Fradulent Chain Email Reveals Hidden Opportunity
If you consider yourself to be a trusting person, you might want to stop and check your sources before forwarding that next chain email to everyone on your contacts list.
This week I received yet another in the long litany of chain email hoaxes being circulated about town. It had the following heading and lead:
Military Losses, 1980 thru 2006
“Whatever your politics, however you lean, however you feel about the current administration, this report should open some eyes.”
Yes…well, it would if it were true.
The piece, which was obviously written as neocon shtick, opines a great deal about how important it is to decipher fact from fiction, about bias in the media, and about how that bias leads to a presentation of facts which are inconsistent with the reality of the universe. That sounds pretty good, – until you get to the “facts” used to support the assertions of bias in this tripe-laden polemic.
The email cites (ttp://www.fas.org/sgp/crs/natsec/RL32492.pdf) as its reference in attempting to make its case of agenda driven reporting. Next, it lists statistics for total military fatalities for each year from 1980 up through 2006. It also shows who was president for those years. These stats are supposedly taken from the report cited at the url listed in this post. Using the stats contained in the email, the writer makes the case that there were more military deaths during the Clinton years, than during the Bush Jr. years. Moreover, it adds that such an egregious oversight constitutes a massive mainstream media cover up. Finally, (and this is the amazing part) the author of the email invites readers to check out the linked document for themselves. However, when you do, you find that the statistics as presented in the email are almost totally bogus.
After a protracted rant and the citing of these fabricated stats, the writer makes the following hilarious statements:
“I hope that during the time between now and November, that (sic) intelligent Americans can decipher the facts from the spin and the spinners from the leaders; those who seek even more power from those that seek justice, the dividers from the uniters.”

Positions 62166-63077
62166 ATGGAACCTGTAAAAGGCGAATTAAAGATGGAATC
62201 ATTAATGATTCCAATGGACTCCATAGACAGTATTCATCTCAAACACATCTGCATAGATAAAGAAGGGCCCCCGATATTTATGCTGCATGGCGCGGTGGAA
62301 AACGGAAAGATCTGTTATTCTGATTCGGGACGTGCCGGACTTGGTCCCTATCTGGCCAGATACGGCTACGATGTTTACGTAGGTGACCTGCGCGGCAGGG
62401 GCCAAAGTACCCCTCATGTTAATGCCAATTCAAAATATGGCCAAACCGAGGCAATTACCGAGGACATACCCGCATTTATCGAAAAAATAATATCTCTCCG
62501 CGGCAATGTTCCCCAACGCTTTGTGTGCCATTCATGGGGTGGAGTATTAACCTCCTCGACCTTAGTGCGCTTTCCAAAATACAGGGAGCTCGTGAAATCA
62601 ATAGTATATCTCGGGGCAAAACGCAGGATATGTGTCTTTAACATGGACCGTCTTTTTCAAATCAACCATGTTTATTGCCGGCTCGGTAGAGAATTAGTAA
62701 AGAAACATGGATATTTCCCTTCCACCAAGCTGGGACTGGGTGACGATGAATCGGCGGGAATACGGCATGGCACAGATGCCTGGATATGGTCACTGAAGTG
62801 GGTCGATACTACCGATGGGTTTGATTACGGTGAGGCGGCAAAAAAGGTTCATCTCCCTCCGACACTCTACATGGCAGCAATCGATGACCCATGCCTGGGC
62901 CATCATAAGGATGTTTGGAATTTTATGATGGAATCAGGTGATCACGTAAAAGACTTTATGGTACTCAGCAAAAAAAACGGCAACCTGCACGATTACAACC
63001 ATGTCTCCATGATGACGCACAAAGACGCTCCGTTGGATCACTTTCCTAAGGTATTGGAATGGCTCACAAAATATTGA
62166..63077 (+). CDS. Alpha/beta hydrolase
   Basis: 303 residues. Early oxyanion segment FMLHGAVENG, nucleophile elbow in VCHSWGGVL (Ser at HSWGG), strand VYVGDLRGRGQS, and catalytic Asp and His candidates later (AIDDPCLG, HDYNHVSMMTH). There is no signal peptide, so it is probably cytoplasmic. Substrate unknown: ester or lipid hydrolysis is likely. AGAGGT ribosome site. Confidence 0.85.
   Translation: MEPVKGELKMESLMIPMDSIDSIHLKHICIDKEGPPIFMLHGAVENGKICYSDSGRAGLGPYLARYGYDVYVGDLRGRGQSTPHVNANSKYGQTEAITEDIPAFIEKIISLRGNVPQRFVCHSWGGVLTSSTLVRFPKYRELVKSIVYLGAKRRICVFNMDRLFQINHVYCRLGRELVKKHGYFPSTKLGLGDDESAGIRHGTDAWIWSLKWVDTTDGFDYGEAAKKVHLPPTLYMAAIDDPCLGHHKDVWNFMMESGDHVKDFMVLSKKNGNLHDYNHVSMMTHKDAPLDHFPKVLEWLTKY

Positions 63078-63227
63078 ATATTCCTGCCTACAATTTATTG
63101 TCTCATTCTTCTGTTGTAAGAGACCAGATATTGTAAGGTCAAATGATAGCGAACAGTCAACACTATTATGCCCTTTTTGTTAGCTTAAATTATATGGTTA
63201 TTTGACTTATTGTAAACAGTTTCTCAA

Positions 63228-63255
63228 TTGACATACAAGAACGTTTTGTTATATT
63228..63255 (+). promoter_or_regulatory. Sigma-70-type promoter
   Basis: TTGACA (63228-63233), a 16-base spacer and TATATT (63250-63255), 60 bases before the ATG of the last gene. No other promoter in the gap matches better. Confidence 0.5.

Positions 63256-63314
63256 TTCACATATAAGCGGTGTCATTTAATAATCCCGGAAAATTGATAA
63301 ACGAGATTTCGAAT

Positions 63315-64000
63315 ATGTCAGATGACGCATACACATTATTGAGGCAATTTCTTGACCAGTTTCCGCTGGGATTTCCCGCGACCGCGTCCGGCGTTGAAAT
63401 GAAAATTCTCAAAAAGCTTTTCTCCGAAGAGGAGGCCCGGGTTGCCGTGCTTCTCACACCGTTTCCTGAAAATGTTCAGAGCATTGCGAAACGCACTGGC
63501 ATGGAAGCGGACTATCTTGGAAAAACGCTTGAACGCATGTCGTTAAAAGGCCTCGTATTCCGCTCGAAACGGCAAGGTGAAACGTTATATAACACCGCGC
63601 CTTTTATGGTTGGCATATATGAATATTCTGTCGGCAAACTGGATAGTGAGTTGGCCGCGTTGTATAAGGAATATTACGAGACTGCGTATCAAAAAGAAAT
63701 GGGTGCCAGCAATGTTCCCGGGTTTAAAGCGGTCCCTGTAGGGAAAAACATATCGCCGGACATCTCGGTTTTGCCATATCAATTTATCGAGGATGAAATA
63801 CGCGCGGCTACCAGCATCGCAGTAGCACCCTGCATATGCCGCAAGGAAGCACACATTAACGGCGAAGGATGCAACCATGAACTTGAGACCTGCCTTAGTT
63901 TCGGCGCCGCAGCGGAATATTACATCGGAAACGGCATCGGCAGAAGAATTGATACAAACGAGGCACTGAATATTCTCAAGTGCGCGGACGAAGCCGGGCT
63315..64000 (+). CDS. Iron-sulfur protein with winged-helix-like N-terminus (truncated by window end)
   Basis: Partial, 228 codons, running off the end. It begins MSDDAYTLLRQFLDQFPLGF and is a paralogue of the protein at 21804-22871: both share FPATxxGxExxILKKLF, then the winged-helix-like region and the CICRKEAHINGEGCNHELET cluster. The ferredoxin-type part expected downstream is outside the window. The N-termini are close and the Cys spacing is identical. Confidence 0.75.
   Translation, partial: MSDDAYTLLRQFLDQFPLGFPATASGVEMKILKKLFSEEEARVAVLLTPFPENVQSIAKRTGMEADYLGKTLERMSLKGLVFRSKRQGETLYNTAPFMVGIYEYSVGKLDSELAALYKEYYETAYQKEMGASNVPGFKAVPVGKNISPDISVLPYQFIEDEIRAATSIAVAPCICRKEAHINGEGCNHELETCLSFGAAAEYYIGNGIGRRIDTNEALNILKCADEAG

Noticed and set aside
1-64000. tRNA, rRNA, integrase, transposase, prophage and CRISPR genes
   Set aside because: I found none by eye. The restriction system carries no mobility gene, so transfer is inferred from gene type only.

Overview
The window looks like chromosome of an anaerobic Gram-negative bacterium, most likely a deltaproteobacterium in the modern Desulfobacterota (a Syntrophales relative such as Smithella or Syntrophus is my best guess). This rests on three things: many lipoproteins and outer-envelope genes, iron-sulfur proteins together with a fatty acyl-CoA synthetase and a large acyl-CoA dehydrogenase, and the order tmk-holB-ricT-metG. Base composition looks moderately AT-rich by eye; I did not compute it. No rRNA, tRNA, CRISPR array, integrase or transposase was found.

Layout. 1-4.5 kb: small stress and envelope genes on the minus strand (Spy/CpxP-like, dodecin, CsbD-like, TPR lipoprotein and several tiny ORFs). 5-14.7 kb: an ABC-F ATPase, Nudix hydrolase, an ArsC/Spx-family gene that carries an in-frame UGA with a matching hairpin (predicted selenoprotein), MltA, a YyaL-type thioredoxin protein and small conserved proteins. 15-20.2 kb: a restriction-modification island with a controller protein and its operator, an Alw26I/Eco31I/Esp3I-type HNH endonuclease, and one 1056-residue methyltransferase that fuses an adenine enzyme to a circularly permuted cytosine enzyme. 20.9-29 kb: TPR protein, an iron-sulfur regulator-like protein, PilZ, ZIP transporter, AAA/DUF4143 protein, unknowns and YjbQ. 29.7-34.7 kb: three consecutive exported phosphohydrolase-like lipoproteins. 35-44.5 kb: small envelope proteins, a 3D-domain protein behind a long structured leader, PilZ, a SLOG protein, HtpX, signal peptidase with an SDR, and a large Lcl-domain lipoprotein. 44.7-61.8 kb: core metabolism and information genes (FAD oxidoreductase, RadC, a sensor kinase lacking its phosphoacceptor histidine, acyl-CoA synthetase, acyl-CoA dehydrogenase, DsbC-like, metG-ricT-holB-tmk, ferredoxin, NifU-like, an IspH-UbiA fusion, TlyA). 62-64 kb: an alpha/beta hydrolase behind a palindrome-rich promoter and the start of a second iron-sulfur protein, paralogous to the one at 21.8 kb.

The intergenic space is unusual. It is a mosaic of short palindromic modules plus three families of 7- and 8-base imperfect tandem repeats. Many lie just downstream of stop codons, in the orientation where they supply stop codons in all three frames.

“Over the next months let’s be good listeners (yes, Hillary we are listening) and see and hear who tries to divide our nation; and who wants to unite our nation. Who wants to control how our money is spent and who wants our money spent the way we would spend it. Who seeks power and who seeks justice?”
“Who spins the facts and who is genuine.”
Those last couple of paragraphs are pure genius. Why? Because the writer practically begs us to check his sources, both in his lead and in his concluding remarks. He begs us to go beyond our biases, begs us to do more than just believe his presentation because we want to. Maybe that is why the author has the following tag in his leading paragraph, “this report should open some eyes.”
But with the volume of propagandistic email I see like this on a weekly basis, it is evident that people’s eyes aren’t being opened. Instead, their preconceived notions are being reinforced, and that’s a sad commentary in itself. We should know better. Yet, somehow, we don’t, probably owing to our human propensity for believing what we want to believe. It’s just all too easy to buy into a concept if it already fits our biases.
I suppose that really is the lesson of that email. Don’t believe everything you hear or read, especially, if you agree with what is being posited. We’ll do ourselves, our friends, and our family a huge favor if we check our facts before hitting the “forward” button.